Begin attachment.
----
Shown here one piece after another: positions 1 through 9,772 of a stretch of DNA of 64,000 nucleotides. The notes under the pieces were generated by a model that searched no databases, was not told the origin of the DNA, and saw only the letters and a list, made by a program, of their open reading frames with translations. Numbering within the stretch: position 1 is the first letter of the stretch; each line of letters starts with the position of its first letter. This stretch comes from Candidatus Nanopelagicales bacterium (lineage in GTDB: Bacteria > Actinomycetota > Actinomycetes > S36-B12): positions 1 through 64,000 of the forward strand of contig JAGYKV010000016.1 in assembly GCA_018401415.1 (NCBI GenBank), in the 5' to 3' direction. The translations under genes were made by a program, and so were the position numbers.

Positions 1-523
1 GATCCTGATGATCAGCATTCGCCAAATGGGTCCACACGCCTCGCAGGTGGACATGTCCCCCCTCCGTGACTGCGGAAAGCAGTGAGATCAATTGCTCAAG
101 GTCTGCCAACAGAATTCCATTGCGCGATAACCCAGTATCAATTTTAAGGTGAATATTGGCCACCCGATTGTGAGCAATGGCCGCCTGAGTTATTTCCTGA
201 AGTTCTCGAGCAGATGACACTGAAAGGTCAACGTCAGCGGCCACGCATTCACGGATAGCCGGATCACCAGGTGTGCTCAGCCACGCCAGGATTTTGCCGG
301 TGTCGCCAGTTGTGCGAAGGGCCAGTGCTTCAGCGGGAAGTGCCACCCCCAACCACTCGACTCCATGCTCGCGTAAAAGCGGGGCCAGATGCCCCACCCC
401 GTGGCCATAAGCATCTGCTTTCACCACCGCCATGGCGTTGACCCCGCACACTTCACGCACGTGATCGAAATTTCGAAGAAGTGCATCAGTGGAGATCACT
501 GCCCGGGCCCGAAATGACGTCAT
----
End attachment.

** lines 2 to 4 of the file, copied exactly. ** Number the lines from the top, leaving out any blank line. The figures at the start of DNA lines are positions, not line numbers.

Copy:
Positions 1-523
1 GATCCTGATGATCAGCATTCGCCAAATGGGTCCACACGCCTCGCAGGTGGACATGTCCCCCCTCCGTGACTGCGGAAAGCAGTGAGATCAATTGCTCAAG
101 GTCTGCCAACAGAATTCCATTGCGCGATAACCCAGTATCAATTTTAAGGTGAATATTGGCCACCCGATTGTGAGCAATGGCCGCCTGAGTTATTTCCTGA